The Figure in Woodcuts
Sept. 4 - Nov. 17
Missouri Scenes of Byron Smith
Columbia native and painter Byron Smith is the current featured artist at The Ashby-Hodge Gallery of American Art on the campus of Central Methodist University in Fayette, Mo. The show, titled "Missouri Scenes of Byron Smith," opens Jan. 19 and runs through March 4, with an artist's reception Sun., Jan. 24, from 1:30 to 4:30 p.m.
Born in 1960, Smith grew up absorbing the shapes and colors of the world around him, including vivid images from his grandfather's farm. He began painting at the age of eight, mixing his own colors from a 12-color box of crayons to match those found in the more expensive 64-color box. Because his family was far from any art museums, Smith learned about works of the masters by creating "Paint-by-Number" masterpieces. "It taught me how to see the images," he says. "I'd look at them and say, I can do that.'
Smith studied art at the University of Missouri Columbia during the 1980s and currently shares studio space at Orr Street Studios with one of his former teachers, retired MU professor and noted artist Frank Stack. Smith first met him at a figure drawing session run by Stack on weekends. After nearly 30 years of study, Smith now helps run these sessions. He paints mostly in oils and watercolors although he has worked with pastels, acrylics and other media, recently adding casein, a versatile milk-based, water-soluble medium that dries quickly.
There are a many times when he looks at what he has created and says, "There, that's it." Still, like most artists, he is often unsatisfied with his artwork. When he walks into an exhibition of his work, he admits, "I can still take a paintbrush and correct something."
For more than 40 years now, Byron Smith has looked at the world, rolled its reality around in his mind, and let his visions flow out through his fingers and onto the canvas. His favorite subjects remain the landscapes of the Missouri River Valley and features of the communities that snuggle up to the rivers, especially Rocheport, Boonville and McBaine. He often looks for the unusual aspect of a location. He observes, "Sometimes the character of a back yard is more interesting than the front."
Widely known for his landscapes, which he paints on site rather than from photographs, Smith observes, "I never get bored painting a landscape location because working from nature, the scene changes continuously. When I paint from nature, I express myself by depicting the landscape elements I both see and feel. As a result, every painting is different." In addition to landscapes, he focuses on nudes and portraits, painted in his studio or in the weekend sessions. He has also created lithography and intaglio printmaking, using both handmade and traditional printmaking papers.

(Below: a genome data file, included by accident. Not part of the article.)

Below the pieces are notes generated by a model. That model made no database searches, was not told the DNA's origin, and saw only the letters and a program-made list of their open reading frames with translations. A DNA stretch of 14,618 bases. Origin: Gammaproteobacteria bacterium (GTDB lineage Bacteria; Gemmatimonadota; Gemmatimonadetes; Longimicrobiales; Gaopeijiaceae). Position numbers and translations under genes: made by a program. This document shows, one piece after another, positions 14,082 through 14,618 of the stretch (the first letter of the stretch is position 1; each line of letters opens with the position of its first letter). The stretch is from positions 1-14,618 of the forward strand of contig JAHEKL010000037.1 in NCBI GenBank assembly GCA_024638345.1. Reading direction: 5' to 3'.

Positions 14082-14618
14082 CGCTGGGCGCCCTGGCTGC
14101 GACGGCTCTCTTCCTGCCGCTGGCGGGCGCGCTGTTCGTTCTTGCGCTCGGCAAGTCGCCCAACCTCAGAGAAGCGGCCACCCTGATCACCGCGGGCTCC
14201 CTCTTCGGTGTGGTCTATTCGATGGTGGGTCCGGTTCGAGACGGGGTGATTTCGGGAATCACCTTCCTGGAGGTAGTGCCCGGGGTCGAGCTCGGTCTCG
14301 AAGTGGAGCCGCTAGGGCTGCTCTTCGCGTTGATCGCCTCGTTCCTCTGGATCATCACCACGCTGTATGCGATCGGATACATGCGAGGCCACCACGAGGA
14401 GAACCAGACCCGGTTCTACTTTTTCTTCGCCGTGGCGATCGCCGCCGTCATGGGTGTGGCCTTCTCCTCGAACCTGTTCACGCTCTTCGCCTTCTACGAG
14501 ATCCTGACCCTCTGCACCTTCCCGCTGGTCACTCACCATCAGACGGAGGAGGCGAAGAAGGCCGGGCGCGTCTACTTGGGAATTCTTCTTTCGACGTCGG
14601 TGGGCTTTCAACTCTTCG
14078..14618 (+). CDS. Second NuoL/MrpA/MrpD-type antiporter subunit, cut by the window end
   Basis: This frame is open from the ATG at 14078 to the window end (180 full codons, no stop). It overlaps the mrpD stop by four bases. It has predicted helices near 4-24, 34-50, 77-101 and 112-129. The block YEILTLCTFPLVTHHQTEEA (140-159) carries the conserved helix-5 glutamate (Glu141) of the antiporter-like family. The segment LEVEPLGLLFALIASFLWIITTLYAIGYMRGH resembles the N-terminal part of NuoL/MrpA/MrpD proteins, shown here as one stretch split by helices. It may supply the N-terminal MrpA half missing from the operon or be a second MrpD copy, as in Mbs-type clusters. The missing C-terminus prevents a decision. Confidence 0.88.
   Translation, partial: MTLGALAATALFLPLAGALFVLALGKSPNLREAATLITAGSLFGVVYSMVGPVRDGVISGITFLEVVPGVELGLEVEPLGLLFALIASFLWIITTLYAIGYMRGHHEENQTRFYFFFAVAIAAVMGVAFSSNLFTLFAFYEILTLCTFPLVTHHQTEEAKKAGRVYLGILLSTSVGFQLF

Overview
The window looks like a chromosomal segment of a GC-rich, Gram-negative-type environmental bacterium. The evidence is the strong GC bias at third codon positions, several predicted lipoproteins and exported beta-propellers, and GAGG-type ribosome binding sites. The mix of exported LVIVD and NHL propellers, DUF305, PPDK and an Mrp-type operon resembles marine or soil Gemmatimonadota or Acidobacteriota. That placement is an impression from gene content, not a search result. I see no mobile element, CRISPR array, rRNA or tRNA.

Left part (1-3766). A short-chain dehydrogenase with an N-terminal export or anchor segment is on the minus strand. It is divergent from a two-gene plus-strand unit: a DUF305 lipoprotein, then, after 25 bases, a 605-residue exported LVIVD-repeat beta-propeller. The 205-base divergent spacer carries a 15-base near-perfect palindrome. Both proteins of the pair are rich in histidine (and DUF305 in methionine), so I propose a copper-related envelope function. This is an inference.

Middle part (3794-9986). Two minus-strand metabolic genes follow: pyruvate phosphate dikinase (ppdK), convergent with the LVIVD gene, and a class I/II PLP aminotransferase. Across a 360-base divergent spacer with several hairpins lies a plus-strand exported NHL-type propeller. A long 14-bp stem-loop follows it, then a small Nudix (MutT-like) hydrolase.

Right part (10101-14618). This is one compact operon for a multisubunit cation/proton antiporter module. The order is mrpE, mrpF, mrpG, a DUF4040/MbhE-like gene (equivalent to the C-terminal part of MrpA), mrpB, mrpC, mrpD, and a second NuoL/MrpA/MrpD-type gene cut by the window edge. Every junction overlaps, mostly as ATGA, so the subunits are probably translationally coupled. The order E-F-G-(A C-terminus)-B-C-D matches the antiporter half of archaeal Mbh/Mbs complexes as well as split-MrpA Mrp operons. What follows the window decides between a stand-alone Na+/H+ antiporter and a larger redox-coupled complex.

Smith co-owned Mythmaker Art Gallery in Columbia from 1993-98 and has curated exhibitions for Gains/Oldham Black Culture Center at MU. His works have been exhibited by venues in the Midwest, including in Columbia at the Missouri State Historical Society; the University of Missouri Museum of Art and Archeology; the Walter-Boone Historical Society Museum; and the Daniel Boone Regional Library. He last exhibited at Central Methodist University in 2000.
The current Ashby-Hodge Gallery exhibition of Byron Smiths work includes more than 40 paintings comprised of watercolor, oils, and casein. At the artist's reception on Jan. 24, Smith has invited Anand Prahlad, an English professor at MU to perform on his mbira, an African thumb piano. This guest appearance is indicative of the way Smith views art and life. He looks for fascinating people and interesting places, whether past or present, whether African-American or from other cultures. He studies them. He learns from them. He paints them.
In addition to the Smith exhibition, the gallery is featuring from its
permanent collection "Images in Honor of Black History Month," 25 pieces
of artworks by African-Americans or depicting Black American subject
matter. This part of the exhibition includes two paintings by renowned
Black folk artist Clementine Hunter, pieces by Romare Bearden and
Venetta Whitaker, and works by CMU alumnus Charles Broadus.